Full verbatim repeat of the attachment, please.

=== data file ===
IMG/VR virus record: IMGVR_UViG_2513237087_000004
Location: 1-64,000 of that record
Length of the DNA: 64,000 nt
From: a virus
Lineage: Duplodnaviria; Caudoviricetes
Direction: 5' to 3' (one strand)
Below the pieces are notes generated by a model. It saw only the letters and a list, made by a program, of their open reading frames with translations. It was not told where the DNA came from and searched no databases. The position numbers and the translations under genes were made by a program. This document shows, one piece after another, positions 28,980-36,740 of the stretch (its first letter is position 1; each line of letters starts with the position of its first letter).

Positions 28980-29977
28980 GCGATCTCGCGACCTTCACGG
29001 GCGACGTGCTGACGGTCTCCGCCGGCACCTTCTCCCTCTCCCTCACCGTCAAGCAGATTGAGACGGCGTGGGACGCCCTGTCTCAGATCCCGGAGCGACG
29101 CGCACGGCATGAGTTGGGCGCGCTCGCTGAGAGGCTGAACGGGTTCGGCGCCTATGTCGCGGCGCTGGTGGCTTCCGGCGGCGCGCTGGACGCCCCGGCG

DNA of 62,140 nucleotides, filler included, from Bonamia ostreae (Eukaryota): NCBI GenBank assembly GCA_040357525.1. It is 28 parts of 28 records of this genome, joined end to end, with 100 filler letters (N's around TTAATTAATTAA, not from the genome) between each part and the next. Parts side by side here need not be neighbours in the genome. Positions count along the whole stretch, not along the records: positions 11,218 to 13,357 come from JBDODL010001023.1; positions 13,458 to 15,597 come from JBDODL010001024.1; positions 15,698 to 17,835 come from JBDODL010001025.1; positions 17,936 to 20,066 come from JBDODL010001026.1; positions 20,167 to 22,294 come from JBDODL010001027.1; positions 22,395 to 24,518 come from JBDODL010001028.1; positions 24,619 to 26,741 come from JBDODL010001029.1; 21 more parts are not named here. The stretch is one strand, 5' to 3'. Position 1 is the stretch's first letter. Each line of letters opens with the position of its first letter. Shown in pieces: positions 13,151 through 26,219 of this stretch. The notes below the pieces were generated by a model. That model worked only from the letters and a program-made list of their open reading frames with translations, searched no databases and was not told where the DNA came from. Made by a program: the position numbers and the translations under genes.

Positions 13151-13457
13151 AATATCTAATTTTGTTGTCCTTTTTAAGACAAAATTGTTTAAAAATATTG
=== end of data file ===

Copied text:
IMG/VR virus record: IMGVR_UViG_2513237087_000004
Location: 1-64,000 of that record
Length of the DNA: 64,000 nt
From: a virus
Lineage: Duplodnaviria; Caudoviricetes
Direction: 5' to 3' (one strand)
Below the pieces are notes generated by a model. It saw only the letters and a list, made by a program, of their open reading frames with translations. It was not told where the DNA came from and searched no databases. The position numbers and the translations under genes were made by a program. This document shows, one piece after another, positions 28,980-36,740 of the stretch (its first letter is position 1; each line of letters starts with the position of its first letter).

Positions 28980-29977
28980 GCGATCTCGCGACCTTCACGG
29001 GCGACGTGCTGACGGTCTCCGCCGGCACCTTCTCCCTCTCCCTCACCGTCAAGCAGATTGAGACGGCGTGGGACGCCCTGTCTCAGATCCCGGAGCGACG
29101 CGCACGGCATGAGTTGGGCGCGCTCGCTGAGAGGCTGAACGGGTTCGGCGCCTATGTCGCGGCGCTGGTGGCTTCCGGCGGCGCGCTGGACGCCCCGGCG

DNA of 62,140 nucleotides, filler included, from Bonamia ostreae (Eukaryota): NCBI GenBank assembly GCA_040357525.1. It is 28 parts of 28 records of this genome, joined end to end, with 100 filler letters (N's around TTAATTAATTAA, not from the genome) between each part and the next. Parts side by side here need not be neighbours in the genome. Positions count along the whole stretch, not along the records: positions 11,218 to 13,357 come from JBDODL010001023.1; positions 13,458 to 15,597 come from JBDODL010001024.1; positions 15,698 to 17,835 come from JBDODL010001025.1; positions 17,936 to 20,066 come from JBDODL010001026.1; positions 20,167 to 22,294 come from JBDODL010001027.1; positions 22,395 to 24,518 come from JBDODL010001028.1; positions 24,619 to 26,741 come from JBDODL010001029.1; 21 more parts are not named here. The stretch is one strand, 5' to 3'. Position 1 is the stretch's first letter. Each line of letters opens with the position of its first letter. Shown in pieces: positions 13,151 through 26,219 of this stretch. The notes below the pieces were generated by a model. That model worked only from the letters and a program-made list of their open reading frames with translations, searched no databases and was not told where the DNA came from. Made by a program: the position numbers and the translations under genes.

Positions 13151-13457
13151 AATATCTAATTTTGTTGTCCTTTTTAAGACAAAATTGTTTAAAAATATTG